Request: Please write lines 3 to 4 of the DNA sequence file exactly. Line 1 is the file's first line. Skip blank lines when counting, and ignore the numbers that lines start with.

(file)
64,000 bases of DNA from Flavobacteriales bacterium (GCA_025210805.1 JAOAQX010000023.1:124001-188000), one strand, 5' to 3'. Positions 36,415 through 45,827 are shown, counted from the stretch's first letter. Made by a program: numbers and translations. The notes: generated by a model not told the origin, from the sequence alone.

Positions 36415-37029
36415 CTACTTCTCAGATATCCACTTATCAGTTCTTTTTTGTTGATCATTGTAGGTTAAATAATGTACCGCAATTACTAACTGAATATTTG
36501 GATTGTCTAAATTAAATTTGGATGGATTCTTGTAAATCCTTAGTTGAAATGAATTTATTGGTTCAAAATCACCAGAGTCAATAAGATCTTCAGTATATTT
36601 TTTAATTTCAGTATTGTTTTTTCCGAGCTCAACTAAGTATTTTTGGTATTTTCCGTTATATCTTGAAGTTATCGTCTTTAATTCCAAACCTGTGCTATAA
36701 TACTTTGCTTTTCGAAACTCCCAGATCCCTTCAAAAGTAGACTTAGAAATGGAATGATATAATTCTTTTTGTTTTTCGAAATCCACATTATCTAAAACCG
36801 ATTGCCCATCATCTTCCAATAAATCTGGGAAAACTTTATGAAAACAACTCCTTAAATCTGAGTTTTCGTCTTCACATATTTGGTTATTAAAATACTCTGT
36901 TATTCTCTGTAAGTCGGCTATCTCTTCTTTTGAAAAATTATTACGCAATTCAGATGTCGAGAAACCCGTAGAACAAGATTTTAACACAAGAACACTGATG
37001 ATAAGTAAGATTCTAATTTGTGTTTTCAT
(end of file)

36415 CTACTTCTCAGATATCCACTTATCAGTTCTTTTTTGTTGATCATTGTAGGTTAAATAATGTACCGCAATTACTAACTGAATATTTG
36501 GATTGTCTAAATTAAATTTGGATGGATTCTTGTAAATCCTTAGTTGAAATGAATTTATTGGTTCAAAATCACCAGAGTCAATAAGATCTTCAGTATATTT